The real origins of the ‘life hack’ 6



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‘Life hacks’ is one of those interesting terms. I know what it means (thank you Starts at Sixty), but I don’t think I’d use it. It was a runner up in the Macquarie Dictionary word of the year survey along with ‘share plate’ and ‘selfie stick’, which I’m quite relaxed about using. ‘Life hacks’ have been around for a long time – for as long as the first mammoth was dragged into a cave and the women discussed about how best to deal with it.

My oldest collection of hints dates from December 1939, The Schauer Cookery Book, used in Queensland schools and available to the general public. It starts with this statement: “A housekeeper must understand the necessity for, and the benefits supplied by, food”. So far, so good. There are some dated hints, such as putting a sheet of iron over one gas jet to have several saucepans simmering at once. Amongst the many kitchen utensils listed were a billycan (I can remember getting the milk in one of those, a toasting fork (my job to do the toast at the fuel stove as late as 1963) and a slate and pencil to note food materials before they quite finish. I do mine on paper and pencil and transfer it to the memo function of my phone. And advice which I truly believe: clean up as you go: no one can work in disorder. Most of the recipes seem to finish with ‘Garnish daintily and serve neatly’.

Wartime Cookery by Sarah Dunne of the Herald Melbourne. Written in 1945, the introduction begins, “Without praise or glamour, medal or uniform, she holds the morale and the health of the nation in her hands”. The prudent housewife could make 20 cups of tea from one ounce, make tea from wheat by browning wheat in golden syrup, and make cutlets out of stiff porridge and cooking them in bacon fat. There are a number of recipes for eggless puddings when a cooked pudding was a meal essential. I actually used one of these to make a Christmas pudding for my granddaughter, who is allergic to eggs. Sandwiches could be made without butter by mixing ingredients in white sauce. Butterless cakes were made by substituting lard.

There are any number of recipes for cooking rabbits.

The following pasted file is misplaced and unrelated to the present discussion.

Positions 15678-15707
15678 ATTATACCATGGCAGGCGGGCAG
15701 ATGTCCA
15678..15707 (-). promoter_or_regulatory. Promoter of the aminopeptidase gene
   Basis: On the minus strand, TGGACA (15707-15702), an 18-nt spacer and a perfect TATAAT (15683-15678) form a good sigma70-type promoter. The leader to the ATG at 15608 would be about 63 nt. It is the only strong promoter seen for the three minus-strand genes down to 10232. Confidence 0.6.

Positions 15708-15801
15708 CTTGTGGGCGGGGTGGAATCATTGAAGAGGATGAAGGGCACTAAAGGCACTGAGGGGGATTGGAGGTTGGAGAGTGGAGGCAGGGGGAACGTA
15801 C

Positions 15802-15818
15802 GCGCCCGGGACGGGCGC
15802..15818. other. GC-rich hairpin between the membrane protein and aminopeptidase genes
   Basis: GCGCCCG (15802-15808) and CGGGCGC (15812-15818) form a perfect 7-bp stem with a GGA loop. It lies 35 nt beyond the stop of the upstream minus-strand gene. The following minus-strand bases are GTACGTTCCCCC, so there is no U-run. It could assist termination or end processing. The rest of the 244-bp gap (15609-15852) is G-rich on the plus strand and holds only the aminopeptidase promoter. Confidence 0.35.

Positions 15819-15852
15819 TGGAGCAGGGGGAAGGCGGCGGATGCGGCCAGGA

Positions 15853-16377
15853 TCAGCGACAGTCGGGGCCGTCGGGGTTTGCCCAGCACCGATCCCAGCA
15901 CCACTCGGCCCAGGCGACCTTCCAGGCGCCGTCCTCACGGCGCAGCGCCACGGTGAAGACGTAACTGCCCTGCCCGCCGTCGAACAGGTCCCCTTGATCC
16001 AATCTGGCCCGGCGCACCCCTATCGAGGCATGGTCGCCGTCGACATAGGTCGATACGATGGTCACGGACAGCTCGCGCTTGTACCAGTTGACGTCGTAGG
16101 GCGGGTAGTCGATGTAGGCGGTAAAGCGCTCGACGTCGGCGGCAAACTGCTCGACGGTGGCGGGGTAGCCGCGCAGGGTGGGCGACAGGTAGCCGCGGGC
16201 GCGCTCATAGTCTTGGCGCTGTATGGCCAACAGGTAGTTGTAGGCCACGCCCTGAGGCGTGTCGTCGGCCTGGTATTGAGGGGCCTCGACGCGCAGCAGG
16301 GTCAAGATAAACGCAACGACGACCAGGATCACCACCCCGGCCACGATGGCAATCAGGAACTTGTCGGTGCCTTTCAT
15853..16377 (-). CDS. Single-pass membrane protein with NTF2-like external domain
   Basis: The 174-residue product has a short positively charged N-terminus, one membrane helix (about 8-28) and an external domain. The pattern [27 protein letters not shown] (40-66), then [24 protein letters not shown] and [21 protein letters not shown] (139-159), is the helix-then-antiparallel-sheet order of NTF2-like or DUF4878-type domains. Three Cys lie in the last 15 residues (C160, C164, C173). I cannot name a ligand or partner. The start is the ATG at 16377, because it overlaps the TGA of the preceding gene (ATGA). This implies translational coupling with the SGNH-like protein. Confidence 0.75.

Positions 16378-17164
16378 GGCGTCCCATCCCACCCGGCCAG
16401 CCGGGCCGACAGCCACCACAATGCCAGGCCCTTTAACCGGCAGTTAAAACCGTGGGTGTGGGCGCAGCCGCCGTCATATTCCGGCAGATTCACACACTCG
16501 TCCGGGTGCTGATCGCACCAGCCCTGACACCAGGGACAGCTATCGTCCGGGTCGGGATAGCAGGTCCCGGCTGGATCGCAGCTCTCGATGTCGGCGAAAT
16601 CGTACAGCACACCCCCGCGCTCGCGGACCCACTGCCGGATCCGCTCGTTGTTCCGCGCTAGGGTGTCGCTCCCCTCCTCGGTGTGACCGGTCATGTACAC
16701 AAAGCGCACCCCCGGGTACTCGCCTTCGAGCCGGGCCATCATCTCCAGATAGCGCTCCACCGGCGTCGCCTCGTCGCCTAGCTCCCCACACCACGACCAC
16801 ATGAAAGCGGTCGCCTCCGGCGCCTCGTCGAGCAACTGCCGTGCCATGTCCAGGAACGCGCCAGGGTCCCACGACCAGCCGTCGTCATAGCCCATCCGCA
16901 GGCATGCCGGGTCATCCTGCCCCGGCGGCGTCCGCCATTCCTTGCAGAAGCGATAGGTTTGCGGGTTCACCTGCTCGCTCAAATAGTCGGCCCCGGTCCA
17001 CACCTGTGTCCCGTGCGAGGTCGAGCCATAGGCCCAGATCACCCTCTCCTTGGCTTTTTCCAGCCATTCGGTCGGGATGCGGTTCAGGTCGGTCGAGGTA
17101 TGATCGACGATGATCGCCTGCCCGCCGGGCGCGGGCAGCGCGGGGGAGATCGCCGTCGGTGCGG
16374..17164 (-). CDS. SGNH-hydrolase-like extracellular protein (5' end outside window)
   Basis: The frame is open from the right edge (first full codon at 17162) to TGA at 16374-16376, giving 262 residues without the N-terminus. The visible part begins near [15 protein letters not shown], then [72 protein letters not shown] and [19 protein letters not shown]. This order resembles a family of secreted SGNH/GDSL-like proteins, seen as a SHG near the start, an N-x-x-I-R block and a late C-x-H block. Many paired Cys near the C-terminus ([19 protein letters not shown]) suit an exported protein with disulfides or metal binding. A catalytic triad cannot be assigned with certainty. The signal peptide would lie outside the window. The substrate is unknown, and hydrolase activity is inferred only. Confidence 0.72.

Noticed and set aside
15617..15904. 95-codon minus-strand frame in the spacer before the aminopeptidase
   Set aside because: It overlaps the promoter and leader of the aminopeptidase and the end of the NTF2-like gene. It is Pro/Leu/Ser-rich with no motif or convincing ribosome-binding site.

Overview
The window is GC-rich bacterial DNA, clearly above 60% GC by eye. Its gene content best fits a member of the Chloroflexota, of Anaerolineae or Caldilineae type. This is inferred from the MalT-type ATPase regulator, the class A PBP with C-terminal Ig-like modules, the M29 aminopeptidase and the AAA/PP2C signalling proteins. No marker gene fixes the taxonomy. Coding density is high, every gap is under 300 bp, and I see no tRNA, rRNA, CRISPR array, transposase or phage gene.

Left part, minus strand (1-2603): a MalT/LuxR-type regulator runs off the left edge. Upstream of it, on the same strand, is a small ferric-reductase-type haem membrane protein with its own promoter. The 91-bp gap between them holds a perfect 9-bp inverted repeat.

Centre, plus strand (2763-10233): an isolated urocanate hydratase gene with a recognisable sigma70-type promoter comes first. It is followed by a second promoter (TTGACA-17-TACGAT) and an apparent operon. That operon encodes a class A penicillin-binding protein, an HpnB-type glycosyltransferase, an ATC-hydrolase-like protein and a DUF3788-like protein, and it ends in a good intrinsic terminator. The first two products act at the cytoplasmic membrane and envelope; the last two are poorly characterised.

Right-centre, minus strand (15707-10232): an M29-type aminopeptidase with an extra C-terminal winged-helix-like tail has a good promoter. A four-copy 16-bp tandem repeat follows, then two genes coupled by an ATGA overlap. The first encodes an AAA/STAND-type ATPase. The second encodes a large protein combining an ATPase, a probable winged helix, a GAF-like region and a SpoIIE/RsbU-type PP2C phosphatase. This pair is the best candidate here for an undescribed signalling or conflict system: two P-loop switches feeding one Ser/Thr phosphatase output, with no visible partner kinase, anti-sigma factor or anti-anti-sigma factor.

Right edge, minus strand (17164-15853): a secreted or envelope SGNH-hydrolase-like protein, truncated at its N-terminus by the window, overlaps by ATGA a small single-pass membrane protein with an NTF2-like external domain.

Pride of place at a function could be given to the following: ‘Imagine a platter laid with individual tomato jellies, piles of grass green peas, sections of hardboiled egg in mayonnaise and crisp lettuce curls’.

Skipping to my own time as a young stay at home Mum in 1977, the Women’s Weekly produced a lift out on Super Economy House Cleaning. Vinegar cleaned everything, but I don’t think I used chlorine bleach in recipes. Nor did I find the time to sit with my elbows in half a lemon for 20 minutes to keep them young and beautiful.


What tips and tricks do you remember from when you were younger? What were some of the first ‘life hacks’ you knew? Tell us below.

Vivienne Beddoe

  1. I have lived three quarters of a century without need of the term, Vivienne, and believe I can survive the balance of my years happily and not use it. In fact, understanding the twenty or more senses of the word’s use, the term ‘life hack’ almost sounds derogatory: roughly cut or kicked; lesser quality horse; writer of poor quality prose; nasty cough…
    Perhaps, as with your article, I have now provided a ‘life hack…!?’ 😉

  2. Recycling, Upcycling and “Life Hacks” were words never used by our Mothers; they just did all those things in the name of economy; feeding, clothing and raising a family was an art in a one income family. I loved the taste of bread toasted over an open fire Vivienne. Our winter Sunday night treat was soup and fire toasted bread, eaten in the lounge room watching Disneyland. What Divine Decadence!

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  3. I had never heard the term “life hack” before seeing it on this page Maybe having a younger person heading Starts at 60 is the reason.

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